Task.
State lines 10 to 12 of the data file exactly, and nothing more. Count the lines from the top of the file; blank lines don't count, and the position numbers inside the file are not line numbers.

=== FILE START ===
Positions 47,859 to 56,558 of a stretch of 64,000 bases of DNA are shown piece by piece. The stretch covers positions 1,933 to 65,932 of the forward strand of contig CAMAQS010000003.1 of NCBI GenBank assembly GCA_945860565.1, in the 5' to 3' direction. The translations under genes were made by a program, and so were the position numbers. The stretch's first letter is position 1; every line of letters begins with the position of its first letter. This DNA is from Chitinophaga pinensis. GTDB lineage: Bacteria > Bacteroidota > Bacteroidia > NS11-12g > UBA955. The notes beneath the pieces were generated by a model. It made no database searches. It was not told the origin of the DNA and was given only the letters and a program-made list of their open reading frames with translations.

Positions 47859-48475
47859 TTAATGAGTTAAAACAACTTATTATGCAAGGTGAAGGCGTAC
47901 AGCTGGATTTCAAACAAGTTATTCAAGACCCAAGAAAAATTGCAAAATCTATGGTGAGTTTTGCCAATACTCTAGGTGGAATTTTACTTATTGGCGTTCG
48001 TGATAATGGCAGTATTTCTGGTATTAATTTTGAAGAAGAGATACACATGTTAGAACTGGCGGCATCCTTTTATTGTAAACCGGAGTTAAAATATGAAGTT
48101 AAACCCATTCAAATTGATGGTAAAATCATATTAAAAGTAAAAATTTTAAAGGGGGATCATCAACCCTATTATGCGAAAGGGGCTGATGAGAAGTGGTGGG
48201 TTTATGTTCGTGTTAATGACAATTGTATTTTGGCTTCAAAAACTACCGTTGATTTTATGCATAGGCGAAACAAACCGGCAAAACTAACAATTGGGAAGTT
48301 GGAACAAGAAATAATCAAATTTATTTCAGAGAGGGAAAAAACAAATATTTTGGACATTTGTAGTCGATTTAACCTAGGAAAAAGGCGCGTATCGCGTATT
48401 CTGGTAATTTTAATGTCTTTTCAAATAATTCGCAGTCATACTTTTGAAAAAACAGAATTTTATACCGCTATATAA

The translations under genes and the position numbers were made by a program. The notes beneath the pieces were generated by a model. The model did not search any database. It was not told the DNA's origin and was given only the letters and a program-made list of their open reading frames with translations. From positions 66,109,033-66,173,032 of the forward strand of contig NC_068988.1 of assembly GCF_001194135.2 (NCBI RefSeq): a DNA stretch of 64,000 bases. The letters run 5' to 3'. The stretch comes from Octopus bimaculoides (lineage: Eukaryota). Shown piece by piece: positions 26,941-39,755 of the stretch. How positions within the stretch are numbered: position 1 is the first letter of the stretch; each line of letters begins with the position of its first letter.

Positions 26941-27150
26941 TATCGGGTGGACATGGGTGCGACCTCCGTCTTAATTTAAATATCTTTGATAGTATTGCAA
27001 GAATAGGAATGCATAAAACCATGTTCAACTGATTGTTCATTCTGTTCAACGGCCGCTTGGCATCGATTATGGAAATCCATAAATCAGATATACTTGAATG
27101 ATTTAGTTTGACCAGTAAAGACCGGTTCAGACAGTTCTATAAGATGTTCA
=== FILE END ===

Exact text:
The translations under genes and the position numbers were made by a program. The notes beneath the pieces were generated by a model. The model did not search any database. It was not told the DNA's origin and was given only the letters and a program-made list of their open reading frames with translations. From positions 66,109,033-66,173,032 of the forward strand of contig NC_068988.1 of assembly GCF_001194135.2 (NCBI RefSeq): a DNA stretch of 64,000 bases. The letters run 5' to 3'. The stretch comes from Octopus bimaculoides (lineage: Eukaryota). Shown piece by piece: positions 26,941-39,755 of the stretch. How positions within the stretch are numbered: position 1 is the first letter of the stretch; each line of letters begins with the position of its first letter.

Positions 26941-27150
26941 TATCGGGTGGACATGGGTGCGACCTCCGTCTTAATTTAAATATCTTTGATAGTATTGCAA